(I rarely do TWO blog posts in a day, but as a film director, this seemed appropriate)
Now, on one hand, I, as a struggling film director should be worried. As a lover of films, I should also pause to think. But on the other hand, I have to ask, is it really a bad thing? After all, in the ten years of their existence, has there been any classic films produced by the UK? Something that you will look back on and think, WOW?
The reaction in the media has been predictable. Almost political. Here is an interesting look at the Film Council’s work over the past few years, something that is at odds with the seemingly rosy picture painted by the organisation.
But what do I think?
Firstly, my initial reaction was and?
You see, for the small time film maker such as myself, the UK Film Council was an inaccessible place which promised cash and distribution help, but was a labyrinth to navigate. In fact the only time I managed to access the Film Council’s help, was while I went to the Cannes Short Film Market. I had to bark at the front desk to remind them that I am British, I am in Cannes and I want the help of the UK Film Council, to which my taxes pay for. Then I got to meet up with a couple of execs and advisers, who gave me some pointers, but nothing else. Like now, I was just small fry.
But in the UK, I have never received any help from the UK Film Council.
And now it is gone.
On one hand, a funding pot for films has been removed, but realistically, was I ever going to access those funds for myself – that was always going to be questionable.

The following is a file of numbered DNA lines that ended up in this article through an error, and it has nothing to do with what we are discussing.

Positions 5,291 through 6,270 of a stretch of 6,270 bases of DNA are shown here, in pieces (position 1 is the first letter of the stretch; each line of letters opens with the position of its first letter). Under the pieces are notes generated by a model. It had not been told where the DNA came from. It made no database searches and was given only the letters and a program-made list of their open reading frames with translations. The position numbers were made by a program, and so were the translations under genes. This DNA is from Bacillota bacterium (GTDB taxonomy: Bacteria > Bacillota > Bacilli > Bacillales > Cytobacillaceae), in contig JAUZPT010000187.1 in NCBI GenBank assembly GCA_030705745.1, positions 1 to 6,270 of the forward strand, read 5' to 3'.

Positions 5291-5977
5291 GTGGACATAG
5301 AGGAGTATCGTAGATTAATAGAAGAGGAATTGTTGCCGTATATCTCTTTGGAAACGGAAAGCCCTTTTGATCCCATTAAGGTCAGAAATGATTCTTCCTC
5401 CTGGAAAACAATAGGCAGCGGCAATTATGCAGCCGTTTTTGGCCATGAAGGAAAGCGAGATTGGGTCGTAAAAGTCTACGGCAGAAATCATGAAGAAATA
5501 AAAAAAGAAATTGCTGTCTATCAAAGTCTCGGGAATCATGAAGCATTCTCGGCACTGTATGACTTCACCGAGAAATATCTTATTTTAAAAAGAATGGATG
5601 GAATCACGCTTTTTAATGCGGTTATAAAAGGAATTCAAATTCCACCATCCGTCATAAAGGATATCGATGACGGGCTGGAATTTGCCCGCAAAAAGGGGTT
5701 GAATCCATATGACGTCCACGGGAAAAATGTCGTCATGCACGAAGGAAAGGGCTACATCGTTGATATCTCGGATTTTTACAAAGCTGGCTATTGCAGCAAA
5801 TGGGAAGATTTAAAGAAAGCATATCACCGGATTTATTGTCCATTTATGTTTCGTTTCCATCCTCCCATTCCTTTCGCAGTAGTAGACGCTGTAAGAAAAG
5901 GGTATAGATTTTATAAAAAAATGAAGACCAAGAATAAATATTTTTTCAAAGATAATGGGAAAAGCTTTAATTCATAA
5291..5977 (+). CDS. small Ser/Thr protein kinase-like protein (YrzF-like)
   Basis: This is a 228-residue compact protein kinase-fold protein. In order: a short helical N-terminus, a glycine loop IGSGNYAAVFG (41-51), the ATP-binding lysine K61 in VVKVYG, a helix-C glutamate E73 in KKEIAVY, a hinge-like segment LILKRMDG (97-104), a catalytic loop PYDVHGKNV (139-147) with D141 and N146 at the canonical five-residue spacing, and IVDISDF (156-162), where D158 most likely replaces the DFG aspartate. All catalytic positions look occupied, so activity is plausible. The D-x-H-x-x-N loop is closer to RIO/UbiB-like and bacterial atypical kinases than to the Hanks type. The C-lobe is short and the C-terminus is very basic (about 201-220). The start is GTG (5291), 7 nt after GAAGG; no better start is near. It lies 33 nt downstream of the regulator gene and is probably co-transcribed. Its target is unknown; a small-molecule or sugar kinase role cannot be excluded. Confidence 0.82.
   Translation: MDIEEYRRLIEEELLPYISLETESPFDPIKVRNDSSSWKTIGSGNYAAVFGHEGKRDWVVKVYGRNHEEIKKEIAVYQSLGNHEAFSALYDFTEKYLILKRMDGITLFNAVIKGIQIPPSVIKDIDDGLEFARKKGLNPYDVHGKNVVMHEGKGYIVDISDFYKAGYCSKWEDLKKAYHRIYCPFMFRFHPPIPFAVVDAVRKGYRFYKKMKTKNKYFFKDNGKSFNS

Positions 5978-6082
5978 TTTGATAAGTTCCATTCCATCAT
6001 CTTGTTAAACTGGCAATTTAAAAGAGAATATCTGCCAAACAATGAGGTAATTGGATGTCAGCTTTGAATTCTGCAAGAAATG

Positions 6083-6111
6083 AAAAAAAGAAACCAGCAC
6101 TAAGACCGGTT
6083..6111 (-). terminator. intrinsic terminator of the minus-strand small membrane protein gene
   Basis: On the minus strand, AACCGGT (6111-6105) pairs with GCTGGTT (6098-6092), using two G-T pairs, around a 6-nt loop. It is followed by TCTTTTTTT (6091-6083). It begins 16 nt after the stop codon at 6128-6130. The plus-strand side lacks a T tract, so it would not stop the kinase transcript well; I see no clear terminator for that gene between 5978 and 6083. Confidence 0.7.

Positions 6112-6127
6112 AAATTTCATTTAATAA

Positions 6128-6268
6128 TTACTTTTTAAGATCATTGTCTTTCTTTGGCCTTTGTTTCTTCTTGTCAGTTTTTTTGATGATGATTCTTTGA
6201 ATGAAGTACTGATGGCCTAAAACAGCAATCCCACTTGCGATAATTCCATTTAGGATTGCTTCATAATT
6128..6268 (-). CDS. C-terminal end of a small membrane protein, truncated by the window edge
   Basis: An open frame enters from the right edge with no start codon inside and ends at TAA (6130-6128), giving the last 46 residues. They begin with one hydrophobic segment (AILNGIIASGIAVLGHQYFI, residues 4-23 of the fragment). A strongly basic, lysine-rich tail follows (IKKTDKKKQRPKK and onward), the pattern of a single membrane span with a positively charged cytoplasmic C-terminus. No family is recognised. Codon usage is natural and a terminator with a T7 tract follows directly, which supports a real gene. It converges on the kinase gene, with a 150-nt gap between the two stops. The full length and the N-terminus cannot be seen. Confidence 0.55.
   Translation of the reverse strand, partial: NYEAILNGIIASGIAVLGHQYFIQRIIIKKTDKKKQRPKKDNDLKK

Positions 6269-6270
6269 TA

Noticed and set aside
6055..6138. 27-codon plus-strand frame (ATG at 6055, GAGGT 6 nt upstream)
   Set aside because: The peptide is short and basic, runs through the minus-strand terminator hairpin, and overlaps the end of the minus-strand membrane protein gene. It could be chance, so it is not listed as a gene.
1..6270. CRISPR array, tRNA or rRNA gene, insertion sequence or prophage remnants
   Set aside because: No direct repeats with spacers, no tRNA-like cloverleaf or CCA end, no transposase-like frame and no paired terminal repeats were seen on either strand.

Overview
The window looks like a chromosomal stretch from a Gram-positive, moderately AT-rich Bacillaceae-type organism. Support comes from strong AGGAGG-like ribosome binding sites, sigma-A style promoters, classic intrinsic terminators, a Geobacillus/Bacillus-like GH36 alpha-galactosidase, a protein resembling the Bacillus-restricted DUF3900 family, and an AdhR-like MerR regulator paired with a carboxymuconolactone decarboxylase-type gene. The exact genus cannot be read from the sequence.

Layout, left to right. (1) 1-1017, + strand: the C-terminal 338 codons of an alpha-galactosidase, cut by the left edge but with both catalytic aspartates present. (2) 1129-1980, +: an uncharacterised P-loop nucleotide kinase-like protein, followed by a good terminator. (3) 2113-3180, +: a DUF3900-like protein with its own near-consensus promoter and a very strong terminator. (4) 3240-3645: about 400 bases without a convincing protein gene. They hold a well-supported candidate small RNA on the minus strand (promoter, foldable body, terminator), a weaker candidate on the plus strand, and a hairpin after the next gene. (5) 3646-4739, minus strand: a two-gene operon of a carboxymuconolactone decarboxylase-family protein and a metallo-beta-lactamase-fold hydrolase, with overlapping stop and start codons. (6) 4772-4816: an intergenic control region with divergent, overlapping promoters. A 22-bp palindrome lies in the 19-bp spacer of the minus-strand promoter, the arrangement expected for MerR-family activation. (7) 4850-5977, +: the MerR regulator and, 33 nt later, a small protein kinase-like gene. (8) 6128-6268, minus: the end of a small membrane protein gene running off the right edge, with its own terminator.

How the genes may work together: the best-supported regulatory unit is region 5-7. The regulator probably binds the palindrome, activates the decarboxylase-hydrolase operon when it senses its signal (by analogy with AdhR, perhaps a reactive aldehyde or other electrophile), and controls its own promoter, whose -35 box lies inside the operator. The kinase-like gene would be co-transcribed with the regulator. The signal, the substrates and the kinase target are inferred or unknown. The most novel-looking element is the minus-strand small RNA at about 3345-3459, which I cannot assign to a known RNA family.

Now you can see why my first reaction was so.
It was interesting, as a film maker to see ordinary people’s comments at the end of news articles relating to the demise of the film council. But the most telling one came from the Gaurdian’s website, where the user Vraak posted this:
Gritty’ gets 12 mentions out of 50 odd posts now. It must be the thing.
“And America still manages to produce interesting, non-commercial cinema.”
Ahh – but are they gritty? And does it rain an awful lot? Are they about unemployed miners or millworkers?
I find this constant diet of a lot of UK produced ‘twee’, where everyone is loaded, or ‘grit’ a bit bleak and tough to bear. Can’t we have more joyful, uplifting films for a change? People want to escape from time to time, not to have reality rammed down out throats.
Vraak has a point. Films are there to entertain. We film makers have to be entertainers. Have the last ten years of British film making been entertaining?
Anyway, I am out of here. Just some words to reflect on. And while, I rarely engage in dancing over someone’s grave, the fact is, as a tax payer, sod the lot of them. They’ve done nothing for me, so don’t expect me to shed a tear. For films in general – I’m sure they will survive as they always do…